TIFF15 REVIEW: Sonámbulo [The Sleepwalker] [2015]

Score: 6/10 | ★ ★ ½

Rating: NR | Runtime: 5 minutes | Release Date: 2015 (Canada)
Director(s): Theodore Ushev
Writer(s): Theodore Ushev / Federico García Lorca (poem “Romance Sonámbulo”)

“Green, how I want you green.”

Animator Theodore Ushev embraces yet another visual style to treat us with at the Toronto International Film Festival. From conté crayon images rotoscoped atop Jafar Panahi in 2012’s Joda to the Cubist/Constructivist homage of 2013’s Gloria Victoria, his latest Sonámbulo [The Sleepwalker] delves into Abstract Expressionism bearing to mind an amalgam of Arshile Gorky‘s painting and Alexander Calder‘s mobile sculptures. It’s all geometric shapes, mostly with curved edges, each dotted as though fabric sewn with seams collaged and brought to life in a gyratory dance to Kottarashky‘s infectious Balkan beats. Oh, there’s a bit of Federico García Lorca‘s poem “Romance Sonámbulo” too.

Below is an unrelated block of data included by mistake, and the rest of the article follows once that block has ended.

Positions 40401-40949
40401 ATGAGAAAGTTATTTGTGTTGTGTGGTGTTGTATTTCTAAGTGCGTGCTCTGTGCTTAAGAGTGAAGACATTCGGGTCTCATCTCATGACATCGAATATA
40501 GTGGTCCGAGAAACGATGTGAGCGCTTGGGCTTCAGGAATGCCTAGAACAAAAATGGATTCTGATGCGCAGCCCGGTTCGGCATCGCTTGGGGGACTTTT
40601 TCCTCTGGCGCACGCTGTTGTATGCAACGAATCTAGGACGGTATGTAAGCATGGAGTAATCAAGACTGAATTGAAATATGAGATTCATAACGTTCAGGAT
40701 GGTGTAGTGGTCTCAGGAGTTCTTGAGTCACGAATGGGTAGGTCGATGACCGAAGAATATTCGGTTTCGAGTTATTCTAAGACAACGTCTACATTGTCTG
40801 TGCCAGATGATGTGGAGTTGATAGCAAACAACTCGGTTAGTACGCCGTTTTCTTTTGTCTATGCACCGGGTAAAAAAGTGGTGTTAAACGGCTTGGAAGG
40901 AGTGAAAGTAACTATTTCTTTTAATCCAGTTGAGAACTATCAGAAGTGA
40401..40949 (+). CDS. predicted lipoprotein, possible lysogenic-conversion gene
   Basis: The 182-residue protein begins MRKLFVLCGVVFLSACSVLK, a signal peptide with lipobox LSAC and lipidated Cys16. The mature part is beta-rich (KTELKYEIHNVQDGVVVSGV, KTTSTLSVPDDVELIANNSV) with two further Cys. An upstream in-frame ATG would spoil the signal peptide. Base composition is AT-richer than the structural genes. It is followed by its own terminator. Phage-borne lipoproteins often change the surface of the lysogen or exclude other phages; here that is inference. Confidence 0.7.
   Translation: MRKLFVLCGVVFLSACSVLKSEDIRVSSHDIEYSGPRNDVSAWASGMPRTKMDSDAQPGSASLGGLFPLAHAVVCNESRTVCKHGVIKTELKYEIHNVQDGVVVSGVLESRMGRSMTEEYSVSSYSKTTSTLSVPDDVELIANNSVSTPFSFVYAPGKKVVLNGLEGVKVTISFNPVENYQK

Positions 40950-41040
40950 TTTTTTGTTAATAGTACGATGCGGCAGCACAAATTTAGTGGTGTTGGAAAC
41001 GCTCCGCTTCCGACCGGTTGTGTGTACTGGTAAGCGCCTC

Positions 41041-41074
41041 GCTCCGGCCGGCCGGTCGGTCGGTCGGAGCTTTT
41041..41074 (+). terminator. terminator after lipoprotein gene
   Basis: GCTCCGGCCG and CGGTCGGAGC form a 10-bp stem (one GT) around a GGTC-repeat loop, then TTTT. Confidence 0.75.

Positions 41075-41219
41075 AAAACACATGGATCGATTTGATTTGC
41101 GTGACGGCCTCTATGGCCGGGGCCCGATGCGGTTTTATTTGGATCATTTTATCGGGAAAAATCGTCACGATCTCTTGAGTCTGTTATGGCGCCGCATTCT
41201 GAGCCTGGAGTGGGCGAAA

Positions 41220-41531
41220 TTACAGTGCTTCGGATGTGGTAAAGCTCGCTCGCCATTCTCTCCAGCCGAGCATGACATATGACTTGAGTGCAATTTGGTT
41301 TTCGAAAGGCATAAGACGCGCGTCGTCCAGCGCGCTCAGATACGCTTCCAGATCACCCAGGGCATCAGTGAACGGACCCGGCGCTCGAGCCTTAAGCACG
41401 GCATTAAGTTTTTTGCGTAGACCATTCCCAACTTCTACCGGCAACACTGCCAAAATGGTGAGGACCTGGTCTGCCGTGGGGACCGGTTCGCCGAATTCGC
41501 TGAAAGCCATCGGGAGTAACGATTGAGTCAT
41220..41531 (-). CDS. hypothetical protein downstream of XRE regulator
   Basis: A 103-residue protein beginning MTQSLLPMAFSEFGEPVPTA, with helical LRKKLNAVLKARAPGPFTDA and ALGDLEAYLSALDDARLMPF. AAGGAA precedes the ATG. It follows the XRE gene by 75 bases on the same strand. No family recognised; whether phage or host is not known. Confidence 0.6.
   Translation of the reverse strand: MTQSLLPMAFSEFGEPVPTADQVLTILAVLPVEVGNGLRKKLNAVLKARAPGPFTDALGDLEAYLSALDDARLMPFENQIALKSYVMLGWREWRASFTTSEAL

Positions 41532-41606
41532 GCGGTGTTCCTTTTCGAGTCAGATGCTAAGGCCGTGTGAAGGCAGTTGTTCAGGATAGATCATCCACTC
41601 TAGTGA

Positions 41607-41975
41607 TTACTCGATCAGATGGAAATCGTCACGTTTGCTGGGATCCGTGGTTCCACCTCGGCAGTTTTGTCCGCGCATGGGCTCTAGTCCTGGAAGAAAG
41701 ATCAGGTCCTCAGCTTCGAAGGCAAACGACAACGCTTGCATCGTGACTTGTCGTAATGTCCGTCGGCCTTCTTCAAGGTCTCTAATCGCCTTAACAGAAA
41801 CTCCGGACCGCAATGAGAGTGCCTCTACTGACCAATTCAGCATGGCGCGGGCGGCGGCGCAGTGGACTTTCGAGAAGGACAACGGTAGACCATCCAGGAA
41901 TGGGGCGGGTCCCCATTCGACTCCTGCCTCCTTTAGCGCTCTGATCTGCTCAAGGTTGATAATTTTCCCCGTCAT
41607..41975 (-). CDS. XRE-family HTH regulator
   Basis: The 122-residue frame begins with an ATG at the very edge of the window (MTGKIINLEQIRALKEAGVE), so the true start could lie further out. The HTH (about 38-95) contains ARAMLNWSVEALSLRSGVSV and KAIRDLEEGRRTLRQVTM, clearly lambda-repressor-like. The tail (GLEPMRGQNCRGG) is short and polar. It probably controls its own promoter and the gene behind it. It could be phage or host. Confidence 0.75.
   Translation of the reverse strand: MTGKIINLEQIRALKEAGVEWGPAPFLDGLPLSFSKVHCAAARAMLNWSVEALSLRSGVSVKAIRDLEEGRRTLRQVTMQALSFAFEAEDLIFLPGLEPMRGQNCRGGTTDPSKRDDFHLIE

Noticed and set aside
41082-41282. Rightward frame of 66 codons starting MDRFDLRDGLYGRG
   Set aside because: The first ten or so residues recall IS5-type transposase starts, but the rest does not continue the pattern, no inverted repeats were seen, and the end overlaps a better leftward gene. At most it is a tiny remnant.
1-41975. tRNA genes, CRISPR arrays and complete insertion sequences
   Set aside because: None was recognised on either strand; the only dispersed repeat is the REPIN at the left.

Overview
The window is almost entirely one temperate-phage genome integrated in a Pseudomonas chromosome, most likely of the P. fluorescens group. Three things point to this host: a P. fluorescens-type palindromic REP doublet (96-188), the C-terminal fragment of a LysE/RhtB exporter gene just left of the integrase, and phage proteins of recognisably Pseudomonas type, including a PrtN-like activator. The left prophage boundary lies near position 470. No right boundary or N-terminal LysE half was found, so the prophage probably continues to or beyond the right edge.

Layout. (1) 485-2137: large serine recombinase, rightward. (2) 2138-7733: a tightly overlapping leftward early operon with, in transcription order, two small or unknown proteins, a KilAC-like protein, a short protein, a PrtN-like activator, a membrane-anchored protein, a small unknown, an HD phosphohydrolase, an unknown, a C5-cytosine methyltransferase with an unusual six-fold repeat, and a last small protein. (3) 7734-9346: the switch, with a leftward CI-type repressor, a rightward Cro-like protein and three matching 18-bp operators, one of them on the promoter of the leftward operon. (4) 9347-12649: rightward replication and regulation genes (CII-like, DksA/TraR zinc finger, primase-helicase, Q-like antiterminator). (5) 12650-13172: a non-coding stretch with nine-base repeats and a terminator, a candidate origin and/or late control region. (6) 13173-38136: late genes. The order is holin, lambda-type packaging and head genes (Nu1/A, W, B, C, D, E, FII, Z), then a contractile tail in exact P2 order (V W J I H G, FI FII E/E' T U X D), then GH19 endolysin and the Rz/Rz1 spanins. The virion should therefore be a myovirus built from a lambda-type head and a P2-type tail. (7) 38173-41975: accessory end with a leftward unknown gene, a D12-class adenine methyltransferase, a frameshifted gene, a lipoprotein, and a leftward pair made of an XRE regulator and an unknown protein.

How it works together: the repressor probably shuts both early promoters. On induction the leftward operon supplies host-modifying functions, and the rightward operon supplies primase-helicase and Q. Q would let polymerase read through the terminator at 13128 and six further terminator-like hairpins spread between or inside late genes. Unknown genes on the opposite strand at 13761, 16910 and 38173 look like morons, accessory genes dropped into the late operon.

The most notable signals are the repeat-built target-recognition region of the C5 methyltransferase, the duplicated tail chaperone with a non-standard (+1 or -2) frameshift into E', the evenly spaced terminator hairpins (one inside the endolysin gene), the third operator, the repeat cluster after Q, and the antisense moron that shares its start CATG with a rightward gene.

It starts with the last line of the first stanza “Under the gypsy moon, all things are watching her and she cannot see them” before the biomorphic shape of a woman on her balcony looks out onto a world peering back. She folds into the black void of the frame shortly after as the repetition of figures pulsing and flowing together or in sequence, multiplying and moving to the music, mimics the cyclical nature of the poem. Some forms resemble discernable objects from life and others are closer to cellular organisms floating around invisible to the human eye. And just when we think it’s merely a fun music video, the woman returns in a different form—metaphorically there watching, but forever blind to see.

courtesy of TIFF

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